"The Little Shop of Horrors" is far from being Roger Corman's best or funniest film (that's probably "A Bucket of Blood"), but it's definitely his most unique, most original film. Shot in 2 days and 1 night(!!) on a budget of only about $30.000, Corman tells the story of klutzy simpleton Seymour Krelboyne who crossbreeds a Venus Flytrap with a Butterwort plant (a.k.a Pinguicula) and creates a carnivorous monster-plant (called "Audrey Jr.") who is able to talk and constantly demands to be fed with human flesh ("Feed me! FEEEED MEEE!").

It's a silly but siperbly amusing and pretty charming flick with lots of quirky and hilariously over-the-top characters, an interesting mix of Jewish and Black humor, and some wonderfully cheesy special effects. When she's small, Audrey Jr. actually looks rather meh. The bigger she grows, the stupider she looks. And when she's fully grown, she looks more like an oversized Hamburger. Nevertheless, her constant begging for food (voice by screenwriter Charles B. Griffiths) and the movements of her mouth made me giggle a lot.

The cast is top-notch. Lots of Corman-regulars, all delivering superb performances. Mel Welles as stingy florist Gravis Mushnick ("Don't work me about money. I've got to get drunk, now!"), the great Dick Miller as passionate flower-eater ("I'm just crazy about Kosher flowers."), Jack Nicholson in one of his very first roles as insane hardcore-masochist ("The man had cancer, tuberculosis, leprosy, and a touch of the grippe. I decided to operate."), the super-sweet Jackie Joseph, the crazy Myrtle Vail and Leola Wendorff.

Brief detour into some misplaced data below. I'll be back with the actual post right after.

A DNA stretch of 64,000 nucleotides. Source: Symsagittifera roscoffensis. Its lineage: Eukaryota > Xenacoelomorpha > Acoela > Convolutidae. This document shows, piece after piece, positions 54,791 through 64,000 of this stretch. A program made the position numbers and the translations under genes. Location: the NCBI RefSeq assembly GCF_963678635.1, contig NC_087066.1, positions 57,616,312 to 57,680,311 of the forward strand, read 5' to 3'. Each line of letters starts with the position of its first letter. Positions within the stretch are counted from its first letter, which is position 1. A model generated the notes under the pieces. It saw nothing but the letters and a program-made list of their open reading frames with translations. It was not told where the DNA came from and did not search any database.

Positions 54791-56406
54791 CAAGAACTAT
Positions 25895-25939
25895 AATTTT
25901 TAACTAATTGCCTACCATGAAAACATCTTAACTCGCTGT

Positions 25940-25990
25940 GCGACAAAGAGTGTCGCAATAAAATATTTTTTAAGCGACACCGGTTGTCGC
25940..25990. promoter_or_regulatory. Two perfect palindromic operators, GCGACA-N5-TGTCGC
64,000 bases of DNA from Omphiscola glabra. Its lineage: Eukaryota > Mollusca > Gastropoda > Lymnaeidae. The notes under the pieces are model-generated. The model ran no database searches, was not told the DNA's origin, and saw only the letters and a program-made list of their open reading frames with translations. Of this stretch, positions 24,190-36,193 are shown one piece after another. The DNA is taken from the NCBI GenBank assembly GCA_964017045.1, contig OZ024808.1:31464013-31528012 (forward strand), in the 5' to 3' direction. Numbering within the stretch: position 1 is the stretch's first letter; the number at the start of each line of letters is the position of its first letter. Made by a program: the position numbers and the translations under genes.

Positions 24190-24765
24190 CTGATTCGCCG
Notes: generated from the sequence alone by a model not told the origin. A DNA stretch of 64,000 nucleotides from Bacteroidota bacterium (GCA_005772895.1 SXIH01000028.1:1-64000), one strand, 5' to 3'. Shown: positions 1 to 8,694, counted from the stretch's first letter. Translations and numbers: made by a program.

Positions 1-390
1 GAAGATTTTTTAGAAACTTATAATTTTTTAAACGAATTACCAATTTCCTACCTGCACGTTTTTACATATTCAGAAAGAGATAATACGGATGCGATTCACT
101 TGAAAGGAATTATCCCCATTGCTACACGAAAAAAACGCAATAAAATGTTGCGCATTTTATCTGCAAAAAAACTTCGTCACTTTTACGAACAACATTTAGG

The only thing I didn't like was main actor Jonathan Haze. His performance was way too annoying for my taste and I hardly couldn't stand his ongoing "Oh, boy!" babbling. Other than that, "Little Shop of Horrors" is great fun!

Wiki ~ Imdb


German Title:
Der kleine Horrorladen

USA, 1986
Director: Frank Oz

4/10 (theatrical cut)
6/10 (director's cut)

Forgive me. I've never been a musical-fan, that's why I never really liked the 1986 version of "Little Shop Of Horrors", not exactly a remake of Roger Corman's classic, but rather an adaptation of an off-broadway musical based on
the 1960 original.

I don't know why, but I just hate movies where the actors spontaneously break out in song. It's annoying. It takes me out of the movie. "Little Shop of Horrors" could have been a delightful horror-comedy without any musical numbers, but alas, it's a musical and poor me has to deal with that.

Okay, the cast is simply awesome and nearly everyone delivers a top-notch performance (aside from Ellen Greene... no wait... aside from Ellen Greene's VOICE which is so fucking unnerving - though, I loved her in "Léon"!): there's the wonderful Rick Moranis as simpleton Seymour (thousand times better than Jonathan Haze in the original), a hilarious Steve Martin as super sadistic rock'n'roll-dentist, an equally hilarious Bill Murray as root-canal-obsessed masochist, a highly amusing John Candy as silly discjockey and James Belushi (theatrical version) or John Dooley (director's cut) as fun marketing executive.